TAMS student from Plano named 2014 Intel Semifinalist
DENTON (UNT), Texas -- Justin Zhong, a second-year student in the Texas Academy of Mathematics and Science at the University of North Texas, has been named a semifinalist in the 2014 Intel Science Talent Search.
Zhong, from Plano, was chosen for his research project "Self-Cleaning Mechanism of Gecko Setae: Observation, Modeling and Implication in Biomimetic Design." Zhong works with UNT College of Engineering Associate Professor Zhenhai Xia to investigate the quick-release adhesion attribute of gecko feet, which allows the reptiles to adhere to surfaces but detach quickly. The researchers hope to develop an adhesive with similar features for consumer use.
The Intel Science Talent Search is the nation's most prestigious pre-college science competition. Each year 300 students are named semifinalists, and each semifinalist receives a $1,000 award from the Intel Foundation with an additional $1,000 going to each student's school. Semifinalists go on to compete for $1.25 million in awards.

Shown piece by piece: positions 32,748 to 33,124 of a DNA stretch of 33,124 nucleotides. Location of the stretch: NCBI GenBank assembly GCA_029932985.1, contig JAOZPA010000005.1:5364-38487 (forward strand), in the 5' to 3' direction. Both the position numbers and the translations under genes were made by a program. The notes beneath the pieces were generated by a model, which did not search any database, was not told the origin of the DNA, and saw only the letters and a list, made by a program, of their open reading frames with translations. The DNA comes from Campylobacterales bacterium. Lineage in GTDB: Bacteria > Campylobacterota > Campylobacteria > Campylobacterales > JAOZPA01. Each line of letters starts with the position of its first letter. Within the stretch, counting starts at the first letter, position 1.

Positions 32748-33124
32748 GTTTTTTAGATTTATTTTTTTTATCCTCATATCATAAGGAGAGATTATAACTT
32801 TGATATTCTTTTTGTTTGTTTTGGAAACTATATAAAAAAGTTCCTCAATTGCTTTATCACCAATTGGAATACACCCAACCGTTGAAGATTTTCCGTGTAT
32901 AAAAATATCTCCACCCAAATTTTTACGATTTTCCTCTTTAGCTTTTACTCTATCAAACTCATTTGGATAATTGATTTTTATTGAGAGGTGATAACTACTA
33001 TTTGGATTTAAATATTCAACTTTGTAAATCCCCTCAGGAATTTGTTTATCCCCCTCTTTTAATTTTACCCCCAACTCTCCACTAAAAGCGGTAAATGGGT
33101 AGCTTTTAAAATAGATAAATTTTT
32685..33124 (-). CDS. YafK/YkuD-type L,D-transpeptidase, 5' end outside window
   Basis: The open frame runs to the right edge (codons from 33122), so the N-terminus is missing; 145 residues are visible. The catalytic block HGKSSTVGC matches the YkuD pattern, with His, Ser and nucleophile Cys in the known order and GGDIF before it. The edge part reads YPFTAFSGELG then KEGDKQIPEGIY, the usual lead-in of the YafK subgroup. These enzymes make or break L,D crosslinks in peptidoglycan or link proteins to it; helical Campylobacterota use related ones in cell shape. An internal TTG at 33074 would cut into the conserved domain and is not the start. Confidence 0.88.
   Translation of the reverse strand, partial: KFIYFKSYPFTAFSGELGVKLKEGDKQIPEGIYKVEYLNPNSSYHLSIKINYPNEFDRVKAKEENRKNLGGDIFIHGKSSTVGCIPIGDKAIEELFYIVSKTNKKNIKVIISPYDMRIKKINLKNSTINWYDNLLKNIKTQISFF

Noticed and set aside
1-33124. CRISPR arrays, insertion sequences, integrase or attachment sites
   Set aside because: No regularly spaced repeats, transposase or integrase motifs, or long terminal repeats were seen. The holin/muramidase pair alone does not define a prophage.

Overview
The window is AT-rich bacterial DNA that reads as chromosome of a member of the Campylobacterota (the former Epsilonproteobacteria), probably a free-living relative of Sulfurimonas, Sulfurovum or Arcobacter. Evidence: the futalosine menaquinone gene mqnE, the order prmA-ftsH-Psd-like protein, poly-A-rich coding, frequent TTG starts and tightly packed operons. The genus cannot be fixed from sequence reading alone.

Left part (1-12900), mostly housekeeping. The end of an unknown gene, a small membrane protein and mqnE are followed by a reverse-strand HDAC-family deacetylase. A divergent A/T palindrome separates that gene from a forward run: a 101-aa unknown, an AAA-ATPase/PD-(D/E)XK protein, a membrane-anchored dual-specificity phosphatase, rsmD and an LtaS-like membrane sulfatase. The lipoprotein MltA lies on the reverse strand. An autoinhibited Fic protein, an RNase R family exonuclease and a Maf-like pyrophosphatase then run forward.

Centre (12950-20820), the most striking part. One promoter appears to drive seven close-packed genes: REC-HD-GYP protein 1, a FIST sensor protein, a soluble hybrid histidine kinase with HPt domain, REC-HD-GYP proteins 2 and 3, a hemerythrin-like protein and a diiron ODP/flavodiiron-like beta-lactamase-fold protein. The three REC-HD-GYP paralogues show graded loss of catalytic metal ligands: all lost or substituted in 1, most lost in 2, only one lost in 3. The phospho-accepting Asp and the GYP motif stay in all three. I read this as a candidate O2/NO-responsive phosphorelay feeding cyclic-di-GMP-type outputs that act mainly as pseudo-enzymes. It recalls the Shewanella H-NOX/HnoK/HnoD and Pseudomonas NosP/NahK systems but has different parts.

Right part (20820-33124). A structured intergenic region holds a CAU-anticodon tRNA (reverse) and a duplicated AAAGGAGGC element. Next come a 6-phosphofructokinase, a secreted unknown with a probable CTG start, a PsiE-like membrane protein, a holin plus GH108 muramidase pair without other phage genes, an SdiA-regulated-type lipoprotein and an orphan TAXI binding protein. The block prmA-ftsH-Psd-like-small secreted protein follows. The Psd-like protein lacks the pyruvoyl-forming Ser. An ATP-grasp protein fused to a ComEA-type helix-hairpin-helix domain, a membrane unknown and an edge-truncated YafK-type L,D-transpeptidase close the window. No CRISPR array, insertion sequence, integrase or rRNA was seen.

TAMS is a two-year residential program at UNT that allows exceptionally talented students to complete their freshman and sophomore years of college while receiving the equivalent of high school diplomas. Students enroll in the academy following their sophomore year of high school, live in a UNT residence hall and attend UNT classes with college students. After two years, they enroll at UNT or another university to finish their bachelor's degrees.